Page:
This statement was aimed directly at those who questioned, in different ways, how to reconcile the testimony of Scripture with the Church’s affirmation that the Man Jesus should be worshiped along with and as God. Also, it addresses how in his humanity he can then be the Savior of the world; that is, how he functions are Lord and Savior, as one Person who retains full both human and Divine natures. The influence of this letter is evidenced in the fact that much of the phrasing of the main document that Council produced (“The Definition”) quotes or echoes it.

Historians have quite properly pointed out that many of these controversies, over the exact nature of Christ’s Person and his two natures, were heavily influenced by personal vendettas and political power plays by some of the Church leaders. (I think that this conclusion is especially accurate when applied to the behavior of Cyril, Bishop of Alexandria and Nestorius, Bishop of Constantinople.) After the Council of Nicaea, to some degree Constantine made power plays to control the churches but the later Roman Emperors did so openly. Also, Leo the Great also made efforts that we would rightly characterize as “power plays” towards his fellow Bishops. Famously, he vigorously asserted what he claimed was the priority of the See of Rome over all other historic Sees and their Bishops. Also, he originally wanted the Council to meet in his See so that he could have more direct control over it but this wish was vetoed and the location was instead set in Chalcedon.

However, having noted that, Leo’s influence shines in the midst of these embarrassing quarrels and in fighting among leaders during his time. His voice was one of moderation and restraint even as he pioneered the way forward by articulating how to speak of the Person of the Lord Jesus. His perspective was squarely based on Scripture and sound theological reasoning. He had a crucial role in organizing a Council to address these bitterly fought theological controversies.

In noting Leo’s influence and stamp he put on the formation of the churches I do not pretend to agree with everything he believed about the Church nor about his own See, that of Rome. I do not have to agree with all that he did or taught to recognize that he is a giant in the history of the Christian Church. For whatever else we could say about him, Leo the Great stands out because he stepped forward and provided a pattern of level headed thinking and wise counsel which helped to resolve the most difficult issues facing the Church at that time. And everyone since has benefited from those bold and faithful actions.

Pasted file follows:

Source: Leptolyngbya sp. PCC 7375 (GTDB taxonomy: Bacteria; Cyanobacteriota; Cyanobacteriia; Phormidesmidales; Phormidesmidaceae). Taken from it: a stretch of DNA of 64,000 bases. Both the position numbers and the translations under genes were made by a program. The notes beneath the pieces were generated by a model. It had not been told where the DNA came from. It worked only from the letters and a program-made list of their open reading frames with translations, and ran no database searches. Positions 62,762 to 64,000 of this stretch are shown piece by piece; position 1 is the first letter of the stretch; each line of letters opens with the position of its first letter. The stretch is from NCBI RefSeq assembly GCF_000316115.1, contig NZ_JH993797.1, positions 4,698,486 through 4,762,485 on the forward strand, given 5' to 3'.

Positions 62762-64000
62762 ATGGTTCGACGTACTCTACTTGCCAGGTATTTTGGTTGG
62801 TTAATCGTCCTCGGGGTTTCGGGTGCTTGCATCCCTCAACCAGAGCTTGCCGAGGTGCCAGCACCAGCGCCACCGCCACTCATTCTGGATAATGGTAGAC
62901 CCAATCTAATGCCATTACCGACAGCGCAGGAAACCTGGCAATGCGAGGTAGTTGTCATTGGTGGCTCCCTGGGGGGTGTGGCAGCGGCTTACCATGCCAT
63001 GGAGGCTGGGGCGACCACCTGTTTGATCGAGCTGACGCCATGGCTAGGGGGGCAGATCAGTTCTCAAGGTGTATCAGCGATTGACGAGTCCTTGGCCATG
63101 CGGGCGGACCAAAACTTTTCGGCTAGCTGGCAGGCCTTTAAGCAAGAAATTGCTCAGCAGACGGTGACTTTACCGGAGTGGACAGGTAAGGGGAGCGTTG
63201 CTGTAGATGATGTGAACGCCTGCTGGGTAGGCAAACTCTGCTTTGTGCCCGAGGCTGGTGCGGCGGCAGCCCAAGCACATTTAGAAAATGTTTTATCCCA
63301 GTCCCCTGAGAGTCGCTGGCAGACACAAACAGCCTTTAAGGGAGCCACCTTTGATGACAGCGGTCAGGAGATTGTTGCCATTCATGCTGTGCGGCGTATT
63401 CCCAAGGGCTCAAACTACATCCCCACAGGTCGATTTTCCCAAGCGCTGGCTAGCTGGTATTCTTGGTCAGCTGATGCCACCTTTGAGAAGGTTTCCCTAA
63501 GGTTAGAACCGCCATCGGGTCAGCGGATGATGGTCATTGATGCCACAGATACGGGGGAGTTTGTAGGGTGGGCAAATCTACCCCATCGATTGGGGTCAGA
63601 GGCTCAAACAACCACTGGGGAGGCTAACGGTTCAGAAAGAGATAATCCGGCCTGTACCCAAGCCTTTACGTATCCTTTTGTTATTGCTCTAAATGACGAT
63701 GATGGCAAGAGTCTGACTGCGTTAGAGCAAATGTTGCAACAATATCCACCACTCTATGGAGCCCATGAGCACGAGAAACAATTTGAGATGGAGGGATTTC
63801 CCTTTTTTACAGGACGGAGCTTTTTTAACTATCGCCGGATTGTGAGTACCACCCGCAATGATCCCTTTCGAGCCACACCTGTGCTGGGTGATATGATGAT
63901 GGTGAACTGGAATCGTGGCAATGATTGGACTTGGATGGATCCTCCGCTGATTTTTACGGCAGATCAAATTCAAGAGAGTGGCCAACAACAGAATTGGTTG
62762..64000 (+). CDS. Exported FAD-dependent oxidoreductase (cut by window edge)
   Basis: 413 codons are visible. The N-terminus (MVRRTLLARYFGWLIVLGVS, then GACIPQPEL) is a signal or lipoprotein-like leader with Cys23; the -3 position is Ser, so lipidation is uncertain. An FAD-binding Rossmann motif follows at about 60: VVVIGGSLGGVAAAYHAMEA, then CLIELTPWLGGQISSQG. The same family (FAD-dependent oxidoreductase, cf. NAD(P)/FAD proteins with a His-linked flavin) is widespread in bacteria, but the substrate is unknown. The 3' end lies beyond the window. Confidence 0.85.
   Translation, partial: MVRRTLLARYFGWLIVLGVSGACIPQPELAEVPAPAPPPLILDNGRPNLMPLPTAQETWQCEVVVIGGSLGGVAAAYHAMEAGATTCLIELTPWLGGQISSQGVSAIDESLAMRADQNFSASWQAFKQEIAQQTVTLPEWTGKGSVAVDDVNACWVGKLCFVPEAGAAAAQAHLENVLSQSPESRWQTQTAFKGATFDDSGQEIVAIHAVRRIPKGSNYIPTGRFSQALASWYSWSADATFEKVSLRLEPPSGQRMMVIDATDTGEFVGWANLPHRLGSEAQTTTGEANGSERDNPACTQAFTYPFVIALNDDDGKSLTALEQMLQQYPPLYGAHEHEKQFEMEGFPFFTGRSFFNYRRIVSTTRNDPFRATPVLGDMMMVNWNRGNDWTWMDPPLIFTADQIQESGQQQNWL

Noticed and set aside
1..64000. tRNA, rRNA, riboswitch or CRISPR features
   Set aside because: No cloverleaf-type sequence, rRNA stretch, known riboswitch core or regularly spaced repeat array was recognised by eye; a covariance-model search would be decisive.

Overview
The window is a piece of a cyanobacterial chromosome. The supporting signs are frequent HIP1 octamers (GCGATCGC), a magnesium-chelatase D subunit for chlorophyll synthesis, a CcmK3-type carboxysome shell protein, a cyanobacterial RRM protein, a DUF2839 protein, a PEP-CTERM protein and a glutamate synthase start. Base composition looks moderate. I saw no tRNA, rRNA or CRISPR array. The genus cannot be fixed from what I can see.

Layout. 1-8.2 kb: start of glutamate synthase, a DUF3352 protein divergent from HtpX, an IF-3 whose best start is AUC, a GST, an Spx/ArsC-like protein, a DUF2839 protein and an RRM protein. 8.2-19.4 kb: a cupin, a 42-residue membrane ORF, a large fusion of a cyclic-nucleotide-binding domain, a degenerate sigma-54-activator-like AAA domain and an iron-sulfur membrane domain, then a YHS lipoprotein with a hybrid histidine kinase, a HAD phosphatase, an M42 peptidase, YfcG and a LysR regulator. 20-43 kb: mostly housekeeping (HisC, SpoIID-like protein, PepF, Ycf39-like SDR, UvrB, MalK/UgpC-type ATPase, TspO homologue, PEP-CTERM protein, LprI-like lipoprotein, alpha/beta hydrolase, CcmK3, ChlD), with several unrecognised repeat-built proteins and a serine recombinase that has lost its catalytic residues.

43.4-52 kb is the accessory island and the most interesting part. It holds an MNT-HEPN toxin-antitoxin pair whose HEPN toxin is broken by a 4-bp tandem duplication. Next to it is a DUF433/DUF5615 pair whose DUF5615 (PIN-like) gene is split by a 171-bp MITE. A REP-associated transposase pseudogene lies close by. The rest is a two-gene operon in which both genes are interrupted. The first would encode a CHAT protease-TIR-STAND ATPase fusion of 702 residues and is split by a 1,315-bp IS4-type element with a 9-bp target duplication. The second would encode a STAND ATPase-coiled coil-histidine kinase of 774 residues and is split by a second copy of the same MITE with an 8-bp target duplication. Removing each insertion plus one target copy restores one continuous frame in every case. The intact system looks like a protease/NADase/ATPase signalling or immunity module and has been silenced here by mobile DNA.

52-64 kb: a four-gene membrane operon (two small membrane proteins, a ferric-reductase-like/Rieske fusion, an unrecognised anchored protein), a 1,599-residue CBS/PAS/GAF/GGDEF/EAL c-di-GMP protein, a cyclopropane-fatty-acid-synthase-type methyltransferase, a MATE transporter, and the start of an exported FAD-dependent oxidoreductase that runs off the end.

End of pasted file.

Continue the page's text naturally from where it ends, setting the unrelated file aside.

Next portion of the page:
Thus I do thank God for Pope Leo, and for many other Church leaders from this period, for their leadership and commitment to defending the truth of the Gospel, as it had been passed down to them. They provided leadership to the Church which eventually led to the drafting of documents which later generations could turn to in order to settle doctrinal questions and from which to judge and even base further theological inquiry upon. (Specifically, the Nicene-Constantinopolian Creed, completed 381, and the Definition of Chalcedon written in 451.) Thank God for Pope Leo!


0 replies

Leave a Reply

Want to join the discussion?
Feel free to contribute!

Leave a Reply

Your email address will not be published. Required fields are marked *

This site uses Akismet to reduce spam. Learn how your comment data is processed.